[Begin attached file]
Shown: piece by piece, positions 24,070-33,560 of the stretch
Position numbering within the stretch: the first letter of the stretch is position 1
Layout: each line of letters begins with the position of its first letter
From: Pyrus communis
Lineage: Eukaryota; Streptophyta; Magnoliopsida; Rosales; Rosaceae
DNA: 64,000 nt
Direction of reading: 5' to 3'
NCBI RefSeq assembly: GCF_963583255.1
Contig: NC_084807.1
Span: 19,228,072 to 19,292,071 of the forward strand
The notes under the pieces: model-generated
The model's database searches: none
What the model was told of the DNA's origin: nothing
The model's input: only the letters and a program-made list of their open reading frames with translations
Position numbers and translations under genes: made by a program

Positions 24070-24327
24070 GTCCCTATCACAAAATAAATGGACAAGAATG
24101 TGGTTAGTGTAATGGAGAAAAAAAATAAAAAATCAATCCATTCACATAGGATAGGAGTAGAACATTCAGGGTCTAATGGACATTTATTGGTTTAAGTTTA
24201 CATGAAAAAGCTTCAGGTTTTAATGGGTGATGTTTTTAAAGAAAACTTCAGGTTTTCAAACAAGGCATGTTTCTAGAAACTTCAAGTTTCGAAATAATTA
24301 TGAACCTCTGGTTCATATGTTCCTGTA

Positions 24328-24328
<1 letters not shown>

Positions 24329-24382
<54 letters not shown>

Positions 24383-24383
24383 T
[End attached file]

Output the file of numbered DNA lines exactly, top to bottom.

Shown: piece by piece, positions 24,070-33,560 of the stretch
Position numbering within the stretch: the first letter of the stretch is position 1
Layout: each line of letters begins with the position of its first letter
From: Pyrus communis
Lineage: Eukaryota; Streptophyta; Magnoliopsida; Rosales; Rosaceae
DNA: 64,000 nt
Direction of reading: 5' to 3'
NCBI RefSeq assembly: GCF_963583255.1
Contig: NC_084807.1
Span: 19,228,072 to 19,292,071 of the forward strand
The notes under the pieces: model-generated
The model's database searches: none
What the model was told of the DNA's origin: nothing
The model's input: only the letters and a program-made list of their open reading frames with translations
Position numbers and translations under genes: made by a program

Positions 24070-24327
24070 GTCCCTATCACAAAATAAATGGACAAGAATG
24101 TGGTTAGTGTAATGGAGAAAAAAAATAAAAAATCAATCCATTCACATAGGATAGGAGTAGAACATTCAGGGTCTAATGGACATTTATTGGTTTAAGTTTA
24201 CATGAAAAAGCTTCAGGTTTTAATGGGTGATGTTTTTAAAGAAAACTTCAGGTTTTCAAACAAGGCATGTTTCTAGAAACTTCAAGTTTCGAAATAATTA
24301 TGAACCTCTGGTTCATATGTTCCTGTA

Positions 24328-24328
<1 letters not shown>

Positions 24329-24382
<54 letters not shown>

Positions 24383-24383
24383 T